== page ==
India Gate

India Gate in Dehli, India
Photo Credit: [@antonaleksenko82/DepositPhotos]
Another landmark in Lutyens’ Delhi is the India Gate, an iconic war memorial commemorating soldiers who died in World War I. It is the most recognized landmark in Delhi. 

Lodhi Gardens

Lodhi Garden in Delhi, India
Photo Credit: [@swapbanik/DepositPhotos]
A visit to central Delhi can be combined with Lodhi Gardens. It is a sprawling green park near Khan Market. This park is spread over 90 acres and contains many historical monuments, such as the tomb of Sikander Lodi, Muhammed Shah’s tomb, and more. This beautiful green oasis is a popular walking spot for Delhiites.

Qutab Minar

Qutab Minar in Delhi, India
Photo Credit: [@StasSidorkin/DepositPhotos]
If you have more time in Delhi, do visit Qutab Minar. This UNESCO World Heritage Site is in the Mehrauli area of South Delhi. Qutab Minar is constructed in red and buff sandstone and is the highest tower in India. To preserve the monument, climbing the 399 steps of the tower is not allowed now. 

Lotus Temple of the Bahai Faith

Lotus Temple of the Bahai Faith in Delhi, India
Photo Credit: [@NadaK2/DepositPhotos]
Then, there is the Lotus Temple of the Bahai faith. It will remind you of the Opera House in Sydney. The Temple has a beautiful exterior in the shape of an enormous lotus. Other religious sites worthy of a visit are Akshardham, Gurudwara Bangla Sahib, and ISKCON Temple.

Where to Eat in Delhi, India

Indian Food
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Indian cuisine is varied and delicious. You can’t travel to India without trying the local food. Each state has its specialties, which can be enjoyed in the capital city. If you visit Chandni Chowk, look for food carts/shops for snack items and some of the best meat kebabs and dishes. 

Of course, there are mid-range and high-end restaurants all over the city. A great spot to try authentic North Indian food is Gulati or Havmor near Khan Market. Delhi has an eclectic mix of cafes and restaurants serving cuisines from around the world. You will find several options for eating and shopping in areas like Khan Market, Greater Kailash, Basant Lok, Hauz Khas, and Aerocity (near the International airport).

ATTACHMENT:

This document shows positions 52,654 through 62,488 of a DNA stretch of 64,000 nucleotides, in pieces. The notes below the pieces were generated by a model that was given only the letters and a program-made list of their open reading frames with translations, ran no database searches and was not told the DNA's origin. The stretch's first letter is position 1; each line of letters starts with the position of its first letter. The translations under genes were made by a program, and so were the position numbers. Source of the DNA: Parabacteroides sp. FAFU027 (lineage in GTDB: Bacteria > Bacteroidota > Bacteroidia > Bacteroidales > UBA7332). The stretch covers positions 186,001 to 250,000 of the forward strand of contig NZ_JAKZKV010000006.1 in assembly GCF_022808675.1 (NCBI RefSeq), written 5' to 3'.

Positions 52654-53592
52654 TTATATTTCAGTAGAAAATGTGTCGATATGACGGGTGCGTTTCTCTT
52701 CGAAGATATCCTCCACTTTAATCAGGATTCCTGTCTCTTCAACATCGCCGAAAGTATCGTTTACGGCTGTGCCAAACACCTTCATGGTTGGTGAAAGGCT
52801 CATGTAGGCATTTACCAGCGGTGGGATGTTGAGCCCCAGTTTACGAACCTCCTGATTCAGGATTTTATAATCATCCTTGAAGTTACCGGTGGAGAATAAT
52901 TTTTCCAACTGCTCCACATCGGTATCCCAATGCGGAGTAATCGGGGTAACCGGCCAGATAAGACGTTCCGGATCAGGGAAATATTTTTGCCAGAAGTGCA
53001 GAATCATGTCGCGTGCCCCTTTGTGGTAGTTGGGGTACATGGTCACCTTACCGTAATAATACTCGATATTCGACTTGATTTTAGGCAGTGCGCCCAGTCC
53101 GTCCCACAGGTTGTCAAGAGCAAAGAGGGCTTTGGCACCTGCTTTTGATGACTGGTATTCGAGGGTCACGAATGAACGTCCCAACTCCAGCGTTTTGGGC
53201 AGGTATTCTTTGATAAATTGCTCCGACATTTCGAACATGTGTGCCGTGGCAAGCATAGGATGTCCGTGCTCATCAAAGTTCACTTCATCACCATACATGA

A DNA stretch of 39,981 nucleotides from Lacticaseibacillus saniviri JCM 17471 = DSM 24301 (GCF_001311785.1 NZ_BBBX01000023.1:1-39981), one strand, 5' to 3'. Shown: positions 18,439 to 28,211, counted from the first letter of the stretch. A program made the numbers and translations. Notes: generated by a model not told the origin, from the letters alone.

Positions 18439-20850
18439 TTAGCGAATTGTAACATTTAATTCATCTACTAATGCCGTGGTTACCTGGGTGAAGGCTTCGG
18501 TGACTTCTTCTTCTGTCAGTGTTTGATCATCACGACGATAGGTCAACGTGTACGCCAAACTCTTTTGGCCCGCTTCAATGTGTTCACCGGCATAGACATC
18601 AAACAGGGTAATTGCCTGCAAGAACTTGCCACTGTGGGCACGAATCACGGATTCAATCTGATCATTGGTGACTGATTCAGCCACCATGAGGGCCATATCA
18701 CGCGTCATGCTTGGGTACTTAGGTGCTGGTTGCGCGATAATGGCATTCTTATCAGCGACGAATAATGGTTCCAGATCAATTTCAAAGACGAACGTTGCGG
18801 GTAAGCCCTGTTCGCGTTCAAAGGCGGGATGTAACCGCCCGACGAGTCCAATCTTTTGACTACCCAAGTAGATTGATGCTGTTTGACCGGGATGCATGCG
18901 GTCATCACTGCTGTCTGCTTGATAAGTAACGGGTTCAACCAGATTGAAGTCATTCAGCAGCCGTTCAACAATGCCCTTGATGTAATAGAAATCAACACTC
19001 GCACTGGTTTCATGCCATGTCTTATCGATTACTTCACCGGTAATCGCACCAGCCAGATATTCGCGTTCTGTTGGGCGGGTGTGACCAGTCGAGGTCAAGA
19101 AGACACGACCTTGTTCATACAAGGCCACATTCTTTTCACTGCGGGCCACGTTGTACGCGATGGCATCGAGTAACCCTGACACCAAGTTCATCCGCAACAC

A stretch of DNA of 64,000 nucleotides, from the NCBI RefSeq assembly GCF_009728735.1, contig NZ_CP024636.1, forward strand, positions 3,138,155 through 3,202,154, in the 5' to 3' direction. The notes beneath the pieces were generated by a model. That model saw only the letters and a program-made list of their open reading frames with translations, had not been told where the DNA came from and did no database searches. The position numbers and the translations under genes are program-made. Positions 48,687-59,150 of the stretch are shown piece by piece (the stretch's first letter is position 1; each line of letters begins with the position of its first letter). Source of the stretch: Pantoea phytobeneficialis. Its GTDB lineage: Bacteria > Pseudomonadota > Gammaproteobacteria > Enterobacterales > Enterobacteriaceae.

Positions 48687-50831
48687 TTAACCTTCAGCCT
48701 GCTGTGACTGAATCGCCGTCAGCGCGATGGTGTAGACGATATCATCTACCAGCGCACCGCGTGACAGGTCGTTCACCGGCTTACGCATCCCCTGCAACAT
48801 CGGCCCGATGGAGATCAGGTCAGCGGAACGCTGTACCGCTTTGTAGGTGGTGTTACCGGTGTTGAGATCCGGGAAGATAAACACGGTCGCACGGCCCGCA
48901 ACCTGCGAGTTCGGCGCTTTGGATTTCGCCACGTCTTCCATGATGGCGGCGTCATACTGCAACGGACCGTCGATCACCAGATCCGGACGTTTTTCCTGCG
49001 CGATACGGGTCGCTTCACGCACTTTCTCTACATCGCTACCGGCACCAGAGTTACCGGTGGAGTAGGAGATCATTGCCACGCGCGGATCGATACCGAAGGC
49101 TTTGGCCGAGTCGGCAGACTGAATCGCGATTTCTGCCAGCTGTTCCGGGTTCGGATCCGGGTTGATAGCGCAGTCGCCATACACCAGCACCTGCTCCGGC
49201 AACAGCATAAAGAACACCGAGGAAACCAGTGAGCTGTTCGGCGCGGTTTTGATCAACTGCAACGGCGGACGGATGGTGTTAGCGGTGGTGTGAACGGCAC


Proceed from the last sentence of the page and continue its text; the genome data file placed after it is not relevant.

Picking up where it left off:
Whatever local food dishes you may try, stick to hot food items. If you try street food, don’t have raw fruits and vegetables. Learn how to eat with your right hand. Many Indian food items like roti, paratha, and naan must be eaten by hand, scooping the curry or meat and vegetables within them.

Avoid tap water in India. Don’t use even ice from local street vendors. Buy bottled water with a seal on it.

Day Trip from Delhi to Taj Mahal

Taj Mahal in Agra, India
Photo Credit: [@saiko3p/DepositPhotos]
The most popular day trip from Delhi is to the Taj Mahal. The best way to see this grand mausoleum is to rent a car and take a road trip from Delhi to Agra and back. The Taj Mahal is a must-see on any India itinerary for a first-time visitor, especially those who do the Golden Circle route (Delhi—Agra—Jaipur).

Other Places to Visit Near Delhi, India

Hawa Mahal Palace Jaipur, India
Photo Credit: [@Byelikova/DepositPhotos]
I would not recommend a day trip to any of the popular cities in Rajasthan. Instead, you should extend your Delhi itinerary by visiting Jaipur, the Blue City of Jodhpur, the Golden City of Jaisalmer, and Udaipur in Rajasthan. 

ABOUT THE AUTHOR

Delhi, India: Historical Landmarks, Markets, and Day Trips
Shweta Singhal

Shweta has always been passionate about travel and immersing in new experiences. Having been to over 40 countries, she blogs at Zest In A Tote to bring family-friendly itineraries and tips, destinations, and luxury stays to her readers. Her belief in family travel needn't be boring and one can do a mix of local culture & food, adventure activities and relaxation, all with family.